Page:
Ilhan Omar, one of Israel’s fiercest critics in Congress, ekes out primary victory in Minnesota
By ANDREW LAPIN
(JTA) – One of Israel’s strongest critics in Congress narrowly survived a tough Democratic primary, as Rep. Ilhan Omar eked out a victory Tuesday in Minnesota’s 5th congressional district.
Omar, a two-term member of Congress who supports the movement to boycott Israel and once grouped Israel and the United States with Hamas and the Taliban in a statement about human rights abuses, faced a challenge from Don Samuels, a former Minneapolis city councilman who courted pro-Israel and suburban support. He drew 48.2% of the vote in the district, which includes the city of Minneapolis and some of its suburbs, to Omar’s 50.3%.
Omar’s margin of victory — fewer than 2,500 votes — was much smaller than in 2020, when she won by 35,000 votes despite nearly $2.5 million spent to oppose her by a pro-Israel PAC. This time, relatively little was spent in the race, raising questions about whether the new political action committee operated by AIPAC, the pro-Israel lobby, could have swayed the outcome as it has claimed credit for doing in other primaries around the country where it has spent as much as $6 million.
On Israel, both Omar and Samuels said they back a two-state solution. But Omar, part of the progressive “Squad,” has become the face of the Democratic Party’s divisions over Israel because of her sustained and fierce criticism of the country.
The Minnesota race was focused on local issues, especially public safety. Samuels opposed a 2021 ballot initiative, introduced in the aftermath of Minneapolis resident George Floyd’s murder by police, that would have reorganized the city’s police department as a “department of public safety.” Omar had backed the measure, which ultimately failed in what was viewed as a major setback for the “Defund the Police” movement.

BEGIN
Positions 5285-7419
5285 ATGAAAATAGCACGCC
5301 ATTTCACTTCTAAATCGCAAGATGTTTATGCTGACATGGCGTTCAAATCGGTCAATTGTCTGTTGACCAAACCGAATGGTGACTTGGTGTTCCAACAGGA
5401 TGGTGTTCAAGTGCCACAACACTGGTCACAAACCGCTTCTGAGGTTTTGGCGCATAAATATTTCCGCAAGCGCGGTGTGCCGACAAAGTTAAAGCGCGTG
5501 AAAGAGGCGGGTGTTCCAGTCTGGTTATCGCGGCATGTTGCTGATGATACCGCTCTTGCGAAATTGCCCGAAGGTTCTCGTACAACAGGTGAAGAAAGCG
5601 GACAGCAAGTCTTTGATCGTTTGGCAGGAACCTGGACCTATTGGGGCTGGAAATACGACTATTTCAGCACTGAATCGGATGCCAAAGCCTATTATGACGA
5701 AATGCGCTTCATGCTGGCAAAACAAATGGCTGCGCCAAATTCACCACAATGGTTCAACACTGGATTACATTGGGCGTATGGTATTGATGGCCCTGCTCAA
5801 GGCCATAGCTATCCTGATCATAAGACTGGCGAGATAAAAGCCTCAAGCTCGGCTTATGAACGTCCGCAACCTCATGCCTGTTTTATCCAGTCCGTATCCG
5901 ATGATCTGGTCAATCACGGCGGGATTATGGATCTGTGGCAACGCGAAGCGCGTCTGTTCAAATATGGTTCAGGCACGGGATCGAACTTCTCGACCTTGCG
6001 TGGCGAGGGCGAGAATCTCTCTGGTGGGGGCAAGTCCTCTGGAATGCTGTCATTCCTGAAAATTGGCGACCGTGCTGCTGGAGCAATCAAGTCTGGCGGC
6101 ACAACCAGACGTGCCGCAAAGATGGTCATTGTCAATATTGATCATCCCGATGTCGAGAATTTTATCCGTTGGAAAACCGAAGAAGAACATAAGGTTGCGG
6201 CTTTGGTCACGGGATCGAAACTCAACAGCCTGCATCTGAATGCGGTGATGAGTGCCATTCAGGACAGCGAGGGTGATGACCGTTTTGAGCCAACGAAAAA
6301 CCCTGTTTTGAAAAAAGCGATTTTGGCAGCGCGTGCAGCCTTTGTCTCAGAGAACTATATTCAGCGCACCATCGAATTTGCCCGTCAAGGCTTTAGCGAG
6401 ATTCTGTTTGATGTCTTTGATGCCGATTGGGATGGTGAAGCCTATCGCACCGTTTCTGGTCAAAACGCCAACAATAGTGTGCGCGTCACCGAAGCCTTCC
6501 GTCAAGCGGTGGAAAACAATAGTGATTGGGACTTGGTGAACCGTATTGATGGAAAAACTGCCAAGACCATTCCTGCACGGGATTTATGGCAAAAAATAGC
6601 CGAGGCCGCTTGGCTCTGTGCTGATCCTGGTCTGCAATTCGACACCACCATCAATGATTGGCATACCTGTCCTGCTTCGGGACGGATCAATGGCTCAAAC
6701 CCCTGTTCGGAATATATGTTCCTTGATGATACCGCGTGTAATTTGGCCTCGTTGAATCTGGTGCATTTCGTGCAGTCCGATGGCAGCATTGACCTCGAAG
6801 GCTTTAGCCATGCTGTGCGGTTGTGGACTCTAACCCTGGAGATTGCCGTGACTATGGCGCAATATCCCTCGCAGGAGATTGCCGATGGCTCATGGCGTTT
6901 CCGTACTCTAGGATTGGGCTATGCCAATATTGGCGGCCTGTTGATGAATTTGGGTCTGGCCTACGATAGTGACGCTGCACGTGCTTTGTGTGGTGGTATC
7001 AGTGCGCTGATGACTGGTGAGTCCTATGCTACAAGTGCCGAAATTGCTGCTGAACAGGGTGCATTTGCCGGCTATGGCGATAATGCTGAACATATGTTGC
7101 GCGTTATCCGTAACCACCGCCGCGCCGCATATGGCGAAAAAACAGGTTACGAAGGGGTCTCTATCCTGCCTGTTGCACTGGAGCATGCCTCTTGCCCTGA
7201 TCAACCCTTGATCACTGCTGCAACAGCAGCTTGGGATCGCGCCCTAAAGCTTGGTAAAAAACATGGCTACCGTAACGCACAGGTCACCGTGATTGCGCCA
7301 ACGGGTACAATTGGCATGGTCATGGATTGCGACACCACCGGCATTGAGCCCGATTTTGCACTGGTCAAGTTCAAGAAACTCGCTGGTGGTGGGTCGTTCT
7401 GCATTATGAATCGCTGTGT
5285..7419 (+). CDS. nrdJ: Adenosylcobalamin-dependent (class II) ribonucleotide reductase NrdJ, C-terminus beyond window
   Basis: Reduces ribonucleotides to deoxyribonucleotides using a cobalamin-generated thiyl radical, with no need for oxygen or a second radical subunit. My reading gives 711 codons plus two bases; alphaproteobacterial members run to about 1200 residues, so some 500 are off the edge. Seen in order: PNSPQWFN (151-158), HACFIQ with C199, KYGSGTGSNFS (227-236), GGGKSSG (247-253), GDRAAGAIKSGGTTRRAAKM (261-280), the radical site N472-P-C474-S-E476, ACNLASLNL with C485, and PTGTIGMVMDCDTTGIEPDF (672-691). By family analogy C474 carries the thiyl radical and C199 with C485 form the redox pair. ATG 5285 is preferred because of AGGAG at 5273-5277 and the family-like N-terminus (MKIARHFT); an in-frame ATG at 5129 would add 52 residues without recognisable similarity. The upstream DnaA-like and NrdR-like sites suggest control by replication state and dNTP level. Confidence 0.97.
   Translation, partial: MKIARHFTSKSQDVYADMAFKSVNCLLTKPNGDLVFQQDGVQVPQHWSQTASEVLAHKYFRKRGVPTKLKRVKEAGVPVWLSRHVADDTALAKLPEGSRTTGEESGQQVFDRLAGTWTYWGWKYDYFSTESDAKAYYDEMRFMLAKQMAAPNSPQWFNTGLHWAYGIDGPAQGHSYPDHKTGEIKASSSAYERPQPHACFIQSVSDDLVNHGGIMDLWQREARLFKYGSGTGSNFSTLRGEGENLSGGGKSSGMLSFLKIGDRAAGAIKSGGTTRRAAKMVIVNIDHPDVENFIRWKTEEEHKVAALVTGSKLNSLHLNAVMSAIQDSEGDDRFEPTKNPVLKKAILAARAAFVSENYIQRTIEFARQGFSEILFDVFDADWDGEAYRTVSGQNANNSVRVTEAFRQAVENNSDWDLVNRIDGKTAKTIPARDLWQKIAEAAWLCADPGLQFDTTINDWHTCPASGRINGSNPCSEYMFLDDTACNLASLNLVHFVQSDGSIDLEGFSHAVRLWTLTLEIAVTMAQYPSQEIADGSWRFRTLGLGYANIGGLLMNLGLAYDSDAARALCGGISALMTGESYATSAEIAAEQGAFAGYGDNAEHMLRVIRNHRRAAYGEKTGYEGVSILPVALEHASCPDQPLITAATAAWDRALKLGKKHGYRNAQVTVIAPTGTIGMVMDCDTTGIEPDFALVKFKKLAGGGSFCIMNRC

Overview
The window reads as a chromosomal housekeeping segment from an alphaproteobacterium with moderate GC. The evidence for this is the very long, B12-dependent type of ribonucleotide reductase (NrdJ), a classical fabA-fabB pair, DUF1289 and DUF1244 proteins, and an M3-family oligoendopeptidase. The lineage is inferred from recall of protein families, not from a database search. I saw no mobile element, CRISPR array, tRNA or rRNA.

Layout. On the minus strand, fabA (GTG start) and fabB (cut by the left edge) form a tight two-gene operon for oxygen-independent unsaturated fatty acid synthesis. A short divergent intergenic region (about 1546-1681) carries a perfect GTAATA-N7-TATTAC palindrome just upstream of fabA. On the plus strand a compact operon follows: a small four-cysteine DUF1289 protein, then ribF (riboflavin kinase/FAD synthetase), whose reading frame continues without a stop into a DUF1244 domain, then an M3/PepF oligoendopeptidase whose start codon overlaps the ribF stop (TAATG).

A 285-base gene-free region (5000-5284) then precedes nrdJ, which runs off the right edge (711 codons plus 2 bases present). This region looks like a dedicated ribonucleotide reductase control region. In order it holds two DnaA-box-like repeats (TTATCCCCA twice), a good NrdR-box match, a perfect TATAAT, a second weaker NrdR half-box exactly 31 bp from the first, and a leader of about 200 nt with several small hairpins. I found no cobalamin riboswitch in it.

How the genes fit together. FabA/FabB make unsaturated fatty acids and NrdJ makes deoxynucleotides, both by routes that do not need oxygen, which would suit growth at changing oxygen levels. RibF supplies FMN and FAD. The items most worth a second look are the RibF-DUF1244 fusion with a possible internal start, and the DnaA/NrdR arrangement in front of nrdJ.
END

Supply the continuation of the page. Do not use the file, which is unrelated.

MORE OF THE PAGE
Although Samuels was facing an incumbent with strong grassroots support and more than double the fundraising advantage, he received a late endorsement from Minneapolis’ Jewish mayor, Jacob Frey, who had also tangled with Omar during his own reelection campaign. Samuels was also endorsed by the mayors of several Minneapolis suburbs, including St. Louis Park, which has a large Jewish community.
Samuels outraised Omar in outside spending, but neither of them brought in the type of funding that had made the district’s 2020 contest a national outlier — and the Jewish community’s most-watched primary contest. Then, a pro-Israel PAC called Americans for Tomorrow’s Future spent nearly $2.5 million to support Omar’s challenger, Antone Melton-Meaux, but he finished a distant second.
This time around, AIPAC’s creation of United Democracy Project, with the second-largest war chest among super PACs, has meant that pro-Israel spending is a bigger factor than in past primaries. Nevertheless, AIPAC’s super PAC skipped the Omar-Samuels matchup entirely.
An AIPAC spokesperson declined to comment on why the group skipped the Omar-Samuels matchup or whether the close results was making it rethink its involvement in other primaries this summer.
But a United Democracy Project spokesperson previously told the Jewish Telegraphic Agency that the group was more focused on preventing critics of Israel from taking office than on unseating incumbents. In one notable outlier, the group spent more than $4 million in Michigan against Democratic Rep. Andy Levin, who lost last week — but he was one of two incumbents vying for a redistricted seat.